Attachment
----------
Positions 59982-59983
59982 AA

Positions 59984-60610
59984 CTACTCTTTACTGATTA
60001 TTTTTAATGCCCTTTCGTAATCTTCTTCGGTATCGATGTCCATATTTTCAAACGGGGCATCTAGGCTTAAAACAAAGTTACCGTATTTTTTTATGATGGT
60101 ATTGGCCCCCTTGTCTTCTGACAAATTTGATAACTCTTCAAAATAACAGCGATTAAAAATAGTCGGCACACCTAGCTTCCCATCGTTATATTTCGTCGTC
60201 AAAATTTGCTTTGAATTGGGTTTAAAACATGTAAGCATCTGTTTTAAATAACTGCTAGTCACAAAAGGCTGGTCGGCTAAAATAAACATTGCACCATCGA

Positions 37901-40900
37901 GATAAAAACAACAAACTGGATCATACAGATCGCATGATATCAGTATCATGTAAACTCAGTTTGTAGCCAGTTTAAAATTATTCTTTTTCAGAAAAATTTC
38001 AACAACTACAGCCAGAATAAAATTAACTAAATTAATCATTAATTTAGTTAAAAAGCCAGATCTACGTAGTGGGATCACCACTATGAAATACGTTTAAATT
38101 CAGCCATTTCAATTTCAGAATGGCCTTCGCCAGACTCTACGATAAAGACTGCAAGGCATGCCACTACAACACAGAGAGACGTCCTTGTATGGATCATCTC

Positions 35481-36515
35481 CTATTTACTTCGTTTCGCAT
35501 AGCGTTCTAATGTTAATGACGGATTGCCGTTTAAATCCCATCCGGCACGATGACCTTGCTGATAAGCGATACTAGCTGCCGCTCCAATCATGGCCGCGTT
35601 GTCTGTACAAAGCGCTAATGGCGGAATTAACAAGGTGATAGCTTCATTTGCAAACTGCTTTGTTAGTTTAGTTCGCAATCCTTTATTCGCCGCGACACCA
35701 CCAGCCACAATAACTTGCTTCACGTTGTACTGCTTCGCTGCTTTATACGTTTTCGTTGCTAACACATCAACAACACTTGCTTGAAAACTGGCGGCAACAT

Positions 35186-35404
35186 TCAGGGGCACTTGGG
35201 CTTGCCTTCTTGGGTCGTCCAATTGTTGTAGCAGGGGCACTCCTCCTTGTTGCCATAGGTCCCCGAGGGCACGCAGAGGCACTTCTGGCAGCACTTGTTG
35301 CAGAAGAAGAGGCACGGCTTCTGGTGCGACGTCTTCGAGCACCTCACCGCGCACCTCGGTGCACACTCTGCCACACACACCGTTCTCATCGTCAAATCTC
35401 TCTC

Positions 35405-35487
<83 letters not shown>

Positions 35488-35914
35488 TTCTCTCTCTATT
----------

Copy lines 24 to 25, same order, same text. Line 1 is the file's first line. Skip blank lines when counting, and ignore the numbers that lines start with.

Positions 35488-35914
35488 TTCTCTCTCTATT